Last year also brought an increase in more local forms of fraud—bad actors trying to take advantage of international students and patients by offering supposed discounts on their tuition or fees, and threatening them with fictitious penalties for immigration taxes and other types of fraudulent fines. This type of activity will lead many institutions to protect their customers by clearly designating preferred payment channels and providers and investing in efforts to educate their customers to conduct their transactions solely through those channels.

Payer Expectations Rise

With consumers around the world making large sum payments from different time zones, the number and frequency of payment-related questions and inquiries will rise—at all hours and in a variety of languages. Schools, hospitals, tax agencies and others are not necessarily equipped to be in that business. Any entity accepting large, cross-border payments in any volume will need to be able to provide ancillary support services related to those payments, whether in-house or via qualified third parties. Customer support available 24×7 will become a minimum requirement.

 Cross-Border Payments Opportunities Continue to Grow

The international education market is estimated to reach $53 billion worldwide in 2017. Over 1 million international students studied at U.S. colleges and universities alone in the 2015-2016 academic year. And another 600,000 studied in Europe and Australia.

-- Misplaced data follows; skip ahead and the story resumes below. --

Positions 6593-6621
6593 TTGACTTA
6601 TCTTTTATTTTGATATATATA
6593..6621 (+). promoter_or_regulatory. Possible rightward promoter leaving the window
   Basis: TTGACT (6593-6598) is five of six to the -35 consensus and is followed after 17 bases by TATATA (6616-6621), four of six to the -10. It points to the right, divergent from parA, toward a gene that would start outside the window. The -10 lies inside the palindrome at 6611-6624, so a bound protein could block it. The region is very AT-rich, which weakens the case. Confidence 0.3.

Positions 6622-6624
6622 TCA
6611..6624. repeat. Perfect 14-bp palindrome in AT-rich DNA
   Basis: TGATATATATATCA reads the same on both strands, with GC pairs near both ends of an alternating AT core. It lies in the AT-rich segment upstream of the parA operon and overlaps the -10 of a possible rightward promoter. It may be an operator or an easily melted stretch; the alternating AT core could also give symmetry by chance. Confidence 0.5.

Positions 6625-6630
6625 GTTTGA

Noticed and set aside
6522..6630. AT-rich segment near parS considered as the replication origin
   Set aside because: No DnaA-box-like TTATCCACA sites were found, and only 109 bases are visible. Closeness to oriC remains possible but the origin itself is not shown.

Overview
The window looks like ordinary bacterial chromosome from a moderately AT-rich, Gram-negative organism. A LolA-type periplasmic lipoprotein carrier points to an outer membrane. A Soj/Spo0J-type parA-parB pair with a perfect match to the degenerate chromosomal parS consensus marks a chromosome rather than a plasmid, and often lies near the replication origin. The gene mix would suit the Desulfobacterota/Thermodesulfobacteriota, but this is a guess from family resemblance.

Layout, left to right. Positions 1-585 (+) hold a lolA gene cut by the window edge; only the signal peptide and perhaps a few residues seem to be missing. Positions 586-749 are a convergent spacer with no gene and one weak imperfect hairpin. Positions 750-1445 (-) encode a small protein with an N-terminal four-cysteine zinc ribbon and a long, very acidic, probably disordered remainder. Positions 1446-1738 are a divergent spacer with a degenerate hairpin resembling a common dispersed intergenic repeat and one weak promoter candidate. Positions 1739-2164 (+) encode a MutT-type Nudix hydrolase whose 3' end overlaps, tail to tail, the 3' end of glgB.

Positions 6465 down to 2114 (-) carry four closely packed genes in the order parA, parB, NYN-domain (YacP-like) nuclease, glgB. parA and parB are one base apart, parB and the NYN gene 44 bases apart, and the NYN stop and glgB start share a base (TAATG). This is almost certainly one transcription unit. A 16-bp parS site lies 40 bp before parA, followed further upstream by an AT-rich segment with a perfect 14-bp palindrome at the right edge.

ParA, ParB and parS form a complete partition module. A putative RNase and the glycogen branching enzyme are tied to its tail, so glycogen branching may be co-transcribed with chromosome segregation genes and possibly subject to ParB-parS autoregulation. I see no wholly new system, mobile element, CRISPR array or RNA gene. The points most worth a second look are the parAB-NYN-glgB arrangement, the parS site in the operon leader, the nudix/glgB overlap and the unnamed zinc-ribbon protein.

Medical care is another prime spending area for this segment. Industry groups estimate as much as $40 billion per year is spent each year by patients traveling outside of their home countries for care. And it is growing at 15 to 25 percent per year.

Foreign real estate investments are not new, but they are increasing with new wealth being created in Asia and other emerging regions. More than $100 billion in U.S. real estate is owned by foreigners. And interestingly, about a third of those same people send their kids to the U.S. for school.

The opportunity in cross-border payments is very real. And we expect the market to respond in big ways in 2017.

Mike Massaro joined Flywire, a leading provider of cross-border payment solutions, in 2012 as head of sales and marketing, and was appointed CEO in December 2013. His background spans global payments, online account management, e-billing, and mobile software and hardware at high-growth technology companies.

In Viewpoints, payments professionals share their perspectives on the industry. Paybefore presents many points of view to offer readers new insights and information. The opinions expressed in Viewpoints are not necessarily those of Paybefore.










This entry was posted on Thursday, January 26th, 2017 at 10:28 am and is filed under Op-Ed.

One thought on “Viewpoint: Cross-Border Payments Are Hot; Can You Handle the Heat?

  1. I couldn’t agree more, In Canada and in the US we are already seeing dual invoicing when purchasing from China. You can pay either in USD or RMB and with this opens the doors to arbitrage opportunities.